NEW YORK -- The Yankees recognized the victims of the recent tragedy in Orlando, Fla., prior to Tuesday's game in a ceremony that included Yankees manager Joe Girardi and Rockies manager Walt Weiss laying a rainbow wreath at home plate in memoriam.
Both clubs lined the baselines at Yankee Stadium for a moment of silence. Billy Bean, Major League Baseball's vice president of social responsibility and inclusion, was a special guest of the Yankees and said that the organization's solemn remembrance carries weight throughout the game.
"What the Yankees do, what they say, what they stand behind has value," Bean said. "For the team to take a moment to make an acknowledgement, it's going to intersect with someone's life in this stadium. Maybe a child will ask a parent a question and they will have to make a consideration for not only who was the target of that attack, but why."
Forty-nine people were killed and 53 were wounded on June 12 in a mass shooting at a LGBT nightclub in Orlando. It was the deadliest shooting in United States history, and the nation's worst terror attack since Sept. 11, 2001.
During his pregame media availability, Girardi wore an #OrlandoUnited T-shirt, which fans can purchase online at the team stores of the Orlando sports teams, including the Orlando Magic and Orlando City SC. All proceeds go directly to the OneOrlando fund.
"I think it's good to continue to bring light to what these families are going through, what the city of Orlando is going through," Girardi said. "I think too many times in our country, we have tragic incidents, we pull together and are really strong.
"Then all of a sudden, we drift apart again and we go about our normal lives and we forget. I think it's important that we don't forget and that we remain close as a country."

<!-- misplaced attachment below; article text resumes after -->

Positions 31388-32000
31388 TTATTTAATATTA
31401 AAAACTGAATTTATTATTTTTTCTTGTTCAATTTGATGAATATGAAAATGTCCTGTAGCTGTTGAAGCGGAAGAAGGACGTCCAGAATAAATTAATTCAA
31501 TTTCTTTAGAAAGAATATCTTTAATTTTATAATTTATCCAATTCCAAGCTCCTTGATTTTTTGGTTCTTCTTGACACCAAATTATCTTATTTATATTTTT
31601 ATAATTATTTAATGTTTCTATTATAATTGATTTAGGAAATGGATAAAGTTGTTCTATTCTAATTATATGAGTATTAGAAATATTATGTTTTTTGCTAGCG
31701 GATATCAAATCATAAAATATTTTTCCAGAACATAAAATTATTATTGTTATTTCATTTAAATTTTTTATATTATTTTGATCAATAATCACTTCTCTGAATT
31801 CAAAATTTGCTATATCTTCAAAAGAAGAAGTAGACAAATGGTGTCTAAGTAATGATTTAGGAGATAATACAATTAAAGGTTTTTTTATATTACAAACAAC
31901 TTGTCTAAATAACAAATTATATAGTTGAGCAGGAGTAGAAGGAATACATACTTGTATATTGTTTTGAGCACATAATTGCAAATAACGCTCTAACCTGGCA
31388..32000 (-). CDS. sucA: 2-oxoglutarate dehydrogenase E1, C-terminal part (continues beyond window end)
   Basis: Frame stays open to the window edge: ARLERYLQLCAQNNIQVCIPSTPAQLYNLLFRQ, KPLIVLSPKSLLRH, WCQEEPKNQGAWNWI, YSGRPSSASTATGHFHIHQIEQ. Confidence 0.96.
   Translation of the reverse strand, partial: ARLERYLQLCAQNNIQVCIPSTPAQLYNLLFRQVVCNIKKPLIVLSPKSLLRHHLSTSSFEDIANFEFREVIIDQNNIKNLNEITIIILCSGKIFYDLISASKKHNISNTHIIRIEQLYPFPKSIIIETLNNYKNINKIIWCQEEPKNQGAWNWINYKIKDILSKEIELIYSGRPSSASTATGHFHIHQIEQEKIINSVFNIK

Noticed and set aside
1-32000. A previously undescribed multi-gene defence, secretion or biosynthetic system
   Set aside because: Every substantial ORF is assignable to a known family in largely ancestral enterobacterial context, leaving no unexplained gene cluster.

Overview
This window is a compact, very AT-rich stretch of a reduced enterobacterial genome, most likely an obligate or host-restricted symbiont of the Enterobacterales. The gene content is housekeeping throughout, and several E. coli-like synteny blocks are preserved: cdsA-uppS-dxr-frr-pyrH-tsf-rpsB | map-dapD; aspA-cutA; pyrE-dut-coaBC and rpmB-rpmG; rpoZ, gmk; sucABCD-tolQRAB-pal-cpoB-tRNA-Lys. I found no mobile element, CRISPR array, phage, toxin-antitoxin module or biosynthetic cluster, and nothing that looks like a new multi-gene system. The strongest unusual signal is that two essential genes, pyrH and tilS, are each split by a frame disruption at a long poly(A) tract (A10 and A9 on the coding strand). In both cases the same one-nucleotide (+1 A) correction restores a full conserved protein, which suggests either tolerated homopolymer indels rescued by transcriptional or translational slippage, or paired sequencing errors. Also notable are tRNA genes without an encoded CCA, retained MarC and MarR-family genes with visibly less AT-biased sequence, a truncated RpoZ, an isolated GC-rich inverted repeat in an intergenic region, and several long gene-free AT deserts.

In the days following the attack, Bean was present for a Night OUT event held at Nationals Park in Washington, D.C., and at LGBT Pride Night at Tropicana Field in St. Petersburg, Fla., last Friday, where approximately $300,000 was raised by a sold-out crowd of 40,135.
Those proceeds were directed to Equality Florida's Pulse Victim's Fund, with Major League Baseball donating an additional $100,000. Bean said his hope is that MLB uses its platforms to help with healing as well as spreading awareness of the significance of the tragedy.
"This was a hate crime against the LGBT community, against the Latino community, against the city of Orlando and for every American -- because we're all connected in one way or another," Bean said.
Bean said that he has made several visits to the Yankees on their invitation in the last two years, where he aims to educate their employees and players, both at the Major League and Minor League levels.
"I want to thank the Yankees," Bean said. "For me, I was thrilled when [general manager] Brian [Cashman] and [assistant general manager] Jean [Afterman] called me and said they planned on this and if I would come. I'm grateful and I want to make sure everyone knows, put your eyes on this game, and it'll be a great example."
Bryan Hoch has covered the Yankees for MLB.com since 2007. Follow him on Twitter @bryanhoch, on Facebook and read his MLBlog, Bombers Beat. This story was not subject to the approval of Major League Baseball or its clubs.